Guyana-Brazil road link one step closer to reality

Director of Northern and Western South America at the Brazilian Ministry of External Affairs, Norberto Moretti
Guyana’s Ambassador George Talbot

The Guyana-Brazil road link is one step closer to reality. Authorities in both countries are working to complete the terms of reference for the design of the Lethem to Mabura Hill road within two months, the Ministry of Foreign Affairs in Guyana said in a press statement on Thursday.

Director of Northern and Western South America at the Brazilian Ministry of External Affairs,  Norberto Moretti, has revealed that efforts are made to open the bidding process by the end of the year.

“The goal by the end of the year is to have the bidding going on. It’s an ambitious timetable but it’s a realistic one and we are working very hard to get it done,” he expressed.

Ambassador Morretti also believes that there is great interest on the part of the Brazilian government to get the road completed.

The journey from Lethem to Georgetown takes as many as 13 hours depending on the state of the road. It has recently become impassable. Once paved, the projection is that the trip will take no more than five hours.

In a recent interview, Ambassador Moretti explained the benefits to Brazil and the factors that have intensified the political will to see the project through to completion. “It is clearer now the potential benefits of getting this road paved; Brazil is very aware of its shortcomings in terms of infrastructure and the need to bring down production costs.” According to him, authorities have also been trying to ensure the country’s development agenda is more geographically distributed.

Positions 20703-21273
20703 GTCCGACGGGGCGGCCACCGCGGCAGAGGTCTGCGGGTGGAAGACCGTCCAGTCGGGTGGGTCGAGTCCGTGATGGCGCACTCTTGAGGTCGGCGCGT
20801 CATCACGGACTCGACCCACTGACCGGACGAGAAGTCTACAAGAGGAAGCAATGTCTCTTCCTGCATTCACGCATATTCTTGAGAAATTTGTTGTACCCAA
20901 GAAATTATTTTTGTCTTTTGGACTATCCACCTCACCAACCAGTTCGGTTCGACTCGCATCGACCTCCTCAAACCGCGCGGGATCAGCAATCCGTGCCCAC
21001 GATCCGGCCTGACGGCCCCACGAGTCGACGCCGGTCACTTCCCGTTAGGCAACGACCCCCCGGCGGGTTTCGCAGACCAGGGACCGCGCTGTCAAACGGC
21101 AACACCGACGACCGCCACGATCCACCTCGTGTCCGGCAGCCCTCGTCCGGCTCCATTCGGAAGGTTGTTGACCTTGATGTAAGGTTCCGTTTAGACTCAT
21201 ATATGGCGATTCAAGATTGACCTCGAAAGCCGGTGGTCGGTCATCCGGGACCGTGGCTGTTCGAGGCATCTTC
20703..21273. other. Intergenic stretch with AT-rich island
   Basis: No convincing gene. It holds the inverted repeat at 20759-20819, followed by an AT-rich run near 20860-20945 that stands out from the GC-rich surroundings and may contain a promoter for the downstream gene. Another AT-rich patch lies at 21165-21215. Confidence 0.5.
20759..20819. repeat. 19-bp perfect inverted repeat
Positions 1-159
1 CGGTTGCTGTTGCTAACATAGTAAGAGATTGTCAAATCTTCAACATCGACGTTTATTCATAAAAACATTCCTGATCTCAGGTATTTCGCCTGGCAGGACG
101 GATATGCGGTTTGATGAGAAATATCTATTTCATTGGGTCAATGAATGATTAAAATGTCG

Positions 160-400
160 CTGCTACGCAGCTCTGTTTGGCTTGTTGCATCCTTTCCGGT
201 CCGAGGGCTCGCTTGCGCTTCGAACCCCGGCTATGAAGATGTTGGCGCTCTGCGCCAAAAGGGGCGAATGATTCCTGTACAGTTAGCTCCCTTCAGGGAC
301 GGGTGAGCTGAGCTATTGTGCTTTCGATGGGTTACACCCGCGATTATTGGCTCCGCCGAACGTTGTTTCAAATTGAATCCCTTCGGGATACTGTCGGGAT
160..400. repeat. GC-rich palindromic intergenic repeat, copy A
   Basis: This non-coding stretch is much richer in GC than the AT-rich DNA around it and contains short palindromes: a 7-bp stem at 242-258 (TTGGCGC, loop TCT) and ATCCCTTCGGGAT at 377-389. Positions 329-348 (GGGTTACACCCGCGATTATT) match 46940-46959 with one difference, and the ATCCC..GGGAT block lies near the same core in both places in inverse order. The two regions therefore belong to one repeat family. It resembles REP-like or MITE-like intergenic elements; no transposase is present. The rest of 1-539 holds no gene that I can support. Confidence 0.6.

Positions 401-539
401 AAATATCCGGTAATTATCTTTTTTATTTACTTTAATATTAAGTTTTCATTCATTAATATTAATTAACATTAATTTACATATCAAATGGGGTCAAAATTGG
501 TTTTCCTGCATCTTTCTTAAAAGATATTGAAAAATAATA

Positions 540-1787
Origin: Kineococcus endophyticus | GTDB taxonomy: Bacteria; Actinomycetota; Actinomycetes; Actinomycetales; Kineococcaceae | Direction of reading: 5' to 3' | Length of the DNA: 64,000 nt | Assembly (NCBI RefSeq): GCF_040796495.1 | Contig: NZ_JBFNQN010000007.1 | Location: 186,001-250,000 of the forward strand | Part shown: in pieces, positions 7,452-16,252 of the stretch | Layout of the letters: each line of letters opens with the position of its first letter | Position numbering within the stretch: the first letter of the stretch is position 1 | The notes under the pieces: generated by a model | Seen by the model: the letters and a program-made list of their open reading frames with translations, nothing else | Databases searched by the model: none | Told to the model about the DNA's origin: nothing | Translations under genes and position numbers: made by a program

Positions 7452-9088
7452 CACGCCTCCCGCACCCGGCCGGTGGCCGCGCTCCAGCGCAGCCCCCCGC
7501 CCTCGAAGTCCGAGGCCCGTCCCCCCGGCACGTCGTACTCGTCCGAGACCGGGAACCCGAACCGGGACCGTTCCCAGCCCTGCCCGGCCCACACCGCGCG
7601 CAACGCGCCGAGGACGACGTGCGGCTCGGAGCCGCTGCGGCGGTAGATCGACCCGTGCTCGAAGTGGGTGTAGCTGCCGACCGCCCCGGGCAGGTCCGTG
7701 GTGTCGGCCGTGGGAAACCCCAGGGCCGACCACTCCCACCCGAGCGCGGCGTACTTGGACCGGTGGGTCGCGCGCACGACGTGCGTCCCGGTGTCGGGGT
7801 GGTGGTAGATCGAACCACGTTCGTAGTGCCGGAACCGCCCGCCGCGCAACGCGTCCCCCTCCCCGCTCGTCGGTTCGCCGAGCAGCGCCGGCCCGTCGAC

Director of Northern and Western South America at the Brazilian Ministry of External Affairs, Norberto Moretti

Brazil’s wealth and production activity have been largely concentrated in the southwest and southeast. While the Ambassador pointed out that the Northeastern and Central regions have seen progress in the last decade, he acknowledged the need for greater effort. Guyana’s recent discovery of oil and the projected increase in economic activity have also been cited as providing further motivation.

“The road will not only be convenient and useful; it will be fundamental,” Moretti explained.

Meanwhile, Guyana’s Ambassador to Brazil, George Talbot, said Guyana is currently reviewing Brazil’s proposed text on the terms of reference (TOR) and will make requisite adjustments, if necessary. Once this is completed, the bidding process will begin.

He explained that the two countries are also examining possible funding arrangements to pave the road from Mabura Hill to Lethem. Phase one of the project covers approximately 125 kilometres of the road (Linden to Mabura Hill) and also includes a bridge across the Kurupukari River.

Guyana secured funding from the British Government through its UK Caribbean Infrastructure Partnership Fund (UKCIF) programme to complete the design. The contract for this consultancy will be awarded shortly.

“I see a benefit to connecting Guyana domestically, Guyana to Brazil, and Brazil to the rest of the world,” Ambassador Talbot noted.

However, he explained that the road is just one aspect of the project. “The road will not be enough in itself, it will have to be allied with the construction of adequate port facilities. The equation is really the port plus the road to make the project economically viable.”


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